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Move to the Music

Learn to love splits in this flowing Jivamukti sequence set to an uplifting beat.

By Elizabeth Winter with Alanna Kaivalya

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While yoga purists may cringe at the suggestion of doing yoga to music, Jivamukti Yoga teacher and musician Alanna Kaivalya believes the two go hand in hand. "Uplifting music turns your mind to joy and bliss," she says. "It helps you go deeper inside yourself."

Kaivalya created the vinyasa sequence to flow with her rendition of the Sanskrit chant Hanuman Chalisa. (You can download it from yogajournal.com/multimedia.) The chant tells of the monkey god, Hanuman, and his leap across the ocean to save Lord Rama's wife, Sita. Because of his leap, Hanuman symbolizes devotion, friendship, and faith.

The sequence that Kaivalya has assembled moves through the three poses associated with Hanuman: Virasana (Hero Pose), Anjaneyasana (Low Lunge), and, of course, the splits, or Hanumanasana (Monkey God Pose). "When you do this sequence, you are embodying the spirit of Hanuman," she says.

As you begin the sequence, start by holding each pose for three to five breaths. Then do two more rounds, holding each movement for one breath cycle. Over time, see if you can let the music act as a metronome for your practice. The poses may be challenging, but don't be discouraged. As Kaivalya says, "The character of Hanuman teaches us the unlimited power that lies within each of us."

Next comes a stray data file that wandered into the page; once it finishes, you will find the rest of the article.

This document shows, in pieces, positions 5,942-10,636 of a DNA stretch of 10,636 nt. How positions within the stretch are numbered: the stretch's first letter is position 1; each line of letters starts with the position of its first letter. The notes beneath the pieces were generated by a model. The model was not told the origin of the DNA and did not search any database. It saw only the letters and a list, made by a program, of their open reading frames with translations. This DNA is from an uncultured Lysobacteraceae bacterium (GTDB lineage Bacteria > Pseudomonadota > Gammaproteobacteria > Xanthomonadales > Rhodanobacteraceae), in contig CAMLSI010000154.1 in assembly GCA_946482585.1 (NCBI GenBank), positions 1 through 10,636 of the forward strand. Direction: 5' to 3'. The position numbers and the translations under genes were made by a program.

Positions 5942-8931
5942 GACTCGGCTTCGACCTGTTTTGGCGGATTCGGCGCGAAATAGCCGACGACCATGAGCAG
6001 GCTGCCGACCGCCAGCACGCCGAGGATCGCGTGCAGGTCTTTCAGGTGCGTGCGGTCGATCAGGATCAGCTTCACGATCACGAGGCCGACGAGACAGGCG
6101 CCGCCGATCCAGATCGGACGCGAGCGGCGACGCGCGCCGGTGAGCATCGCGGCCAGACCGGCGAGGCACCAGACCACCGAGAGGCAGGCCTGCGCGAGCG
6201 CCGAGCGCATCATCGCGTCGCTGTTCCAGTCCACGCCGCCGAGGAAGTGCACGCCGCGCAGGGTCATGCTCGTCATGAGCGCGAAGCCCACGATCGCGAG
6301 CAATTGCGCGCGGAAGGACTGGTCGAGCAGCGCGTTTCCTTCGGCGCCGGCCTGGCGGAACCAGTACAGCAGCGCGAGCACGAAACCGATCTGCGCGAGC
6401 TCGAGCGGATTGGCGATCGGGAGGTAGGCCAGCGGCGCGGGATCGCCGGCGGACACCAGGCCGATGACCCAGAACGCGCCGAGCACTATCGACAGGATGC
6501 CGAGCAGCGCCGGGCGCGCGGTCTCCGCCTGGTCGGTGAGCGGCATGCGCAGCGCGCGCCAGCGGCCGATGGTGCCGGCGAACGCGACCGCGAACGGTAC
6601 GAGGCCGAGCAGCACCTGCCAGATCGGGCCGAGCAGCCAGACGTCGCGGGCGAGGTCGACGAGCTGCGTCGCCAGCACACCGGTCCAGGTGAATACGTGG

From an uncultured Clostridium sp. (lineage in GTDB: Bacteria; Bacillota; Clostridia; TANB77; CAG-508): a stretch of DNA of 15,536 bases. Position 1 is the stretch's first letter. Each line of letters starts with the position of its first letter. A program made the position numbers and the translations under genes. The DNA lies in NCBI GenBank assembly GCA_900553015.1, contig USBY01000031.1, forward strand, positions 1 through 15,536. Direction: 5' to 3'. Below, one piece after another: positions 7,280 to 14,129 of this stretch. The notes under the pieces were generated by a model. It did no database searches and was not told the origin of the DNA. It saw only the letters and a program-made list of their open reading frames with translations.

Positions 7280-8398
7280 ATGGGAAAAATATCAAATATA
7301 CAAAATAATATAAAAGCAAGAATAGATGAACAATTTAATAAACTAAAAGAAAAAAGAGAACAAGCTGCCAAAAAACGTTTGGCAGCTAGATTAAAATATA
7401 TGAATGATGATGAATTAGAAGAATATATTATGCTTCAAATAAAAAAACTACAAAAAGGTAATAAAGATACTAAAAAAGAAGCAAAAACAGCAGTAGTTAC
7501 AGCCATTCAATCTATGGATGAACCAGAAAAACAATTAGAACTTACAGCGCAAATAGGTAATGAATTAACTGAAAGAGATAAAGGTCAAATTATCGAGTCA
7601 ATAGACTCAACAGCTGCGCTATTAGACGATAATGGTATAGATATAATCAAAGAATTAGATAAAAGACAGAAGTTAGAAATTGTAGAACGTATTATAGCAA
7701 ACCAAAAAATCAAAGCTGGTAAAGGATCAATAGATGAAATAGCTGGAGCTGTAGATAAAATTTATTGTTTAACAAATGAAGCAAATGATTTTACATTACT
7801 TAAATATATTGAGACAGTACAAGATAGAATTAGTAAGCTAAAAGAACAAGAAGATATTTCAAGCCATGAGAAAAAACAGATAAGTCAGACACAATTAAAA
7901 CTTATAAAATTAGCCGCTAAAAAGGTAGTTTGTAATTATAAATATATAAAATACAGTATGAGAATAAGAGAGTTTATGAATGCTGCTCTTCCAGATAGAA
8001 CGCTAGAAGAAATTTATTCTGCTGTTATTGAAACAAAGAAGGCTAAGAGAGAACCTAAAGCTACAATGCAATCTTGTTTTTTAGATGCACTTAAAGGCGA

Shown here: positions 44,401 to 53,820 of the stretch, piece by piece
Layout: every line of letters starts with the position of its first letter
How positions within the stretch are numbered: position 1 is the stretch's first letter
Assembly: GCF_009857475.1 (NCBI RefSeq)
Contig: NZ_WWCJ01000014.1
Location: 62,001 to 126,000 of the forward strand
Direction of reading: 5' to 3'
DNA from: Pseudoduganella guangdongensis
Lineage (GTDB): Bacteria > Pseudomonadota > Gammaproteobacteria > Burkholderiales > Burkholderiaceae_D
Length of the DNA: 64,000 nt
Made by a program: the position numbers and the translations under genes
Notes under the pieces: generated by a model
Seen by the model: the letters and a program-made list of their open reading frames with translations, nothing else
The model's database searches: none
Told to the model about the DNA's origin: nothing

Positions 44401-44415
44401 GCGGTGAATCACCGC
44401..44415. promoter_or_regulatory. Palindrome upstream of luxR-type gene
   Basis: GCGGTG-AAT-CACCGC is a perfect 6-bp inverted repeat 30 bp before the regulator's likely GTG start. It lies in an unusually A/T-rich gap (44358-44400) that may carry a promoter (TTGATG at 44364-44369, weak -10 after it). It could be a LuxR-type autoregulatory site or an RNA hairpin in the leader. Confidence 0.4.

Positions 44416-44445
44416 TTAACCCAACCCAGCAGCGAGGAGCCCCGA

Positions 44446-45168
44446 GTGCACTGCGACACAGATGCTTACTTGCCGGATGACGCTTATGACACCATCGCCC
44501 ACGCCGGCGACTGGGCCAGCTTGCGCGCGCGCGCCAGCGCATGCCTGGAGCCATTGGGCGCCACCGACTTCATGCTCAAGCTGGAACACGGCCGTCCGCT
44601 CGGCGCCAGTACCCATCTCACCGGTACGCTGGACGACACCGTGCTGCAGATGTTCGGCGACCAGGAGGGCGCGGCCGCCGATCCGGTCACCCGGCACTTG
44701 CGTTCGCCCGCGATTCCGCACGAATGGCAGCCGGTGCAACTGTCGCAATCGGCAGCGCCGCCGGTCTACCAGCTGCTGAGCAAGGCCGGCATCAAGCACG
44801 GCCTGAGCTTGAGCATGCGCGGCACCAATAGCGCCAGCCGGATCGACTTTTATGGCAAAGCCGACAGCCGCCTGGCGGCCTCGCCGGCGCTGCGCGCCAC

Before You Begin

STAND In Tadasana (Mountain Pose), set the intention to be free from fear and tension.

SALUTE Do three to five rounds of your favorite Sun Salutation, building heat in the body.

1. Anjaneyasana (Low Lunge)

Beginning in Adho Mukha Svanasana (Downward-Facing Dog), inhale and step your right foot between your hands into a lunge. Lower your back knee onto the floor, placing the top of your foot against the ground. Bring your hands to your right knee while sinking your hips toward the floor.

2. Ardha Hanumanasana (Half Monkey God Pose)

On an exhalation, extend the heel of your right leg forward, straightening the leg. Position your hips directly over the left knee. Draw the right toes toward you as you fold forward over your straight leg. Place your hands on the floor or on blocks for support.

3. Triang Mukhaikapada Paschimottanasana (Three-Limbed Forward Bend), variation

With your next exhalation, have a seat on top of your left foot so that the heel is between your sitting bones. Extend the right leg forward. Keep the knees together and draw the toes of your right foot toward your nose as you fold forward.

4. Parivrtta Parsvakonasana (Revolved Side Angle Pose), variation

With the next inhalation, lift into a High Lunge. As you exhale, plant your left hand on the floor and extend your right arm up. Turning your torso and head to the right, lift up and out of your left wrist. Be sure to keep the hips stable and square, engaging the left quadriceps strongly. Reach out through the crown of your head.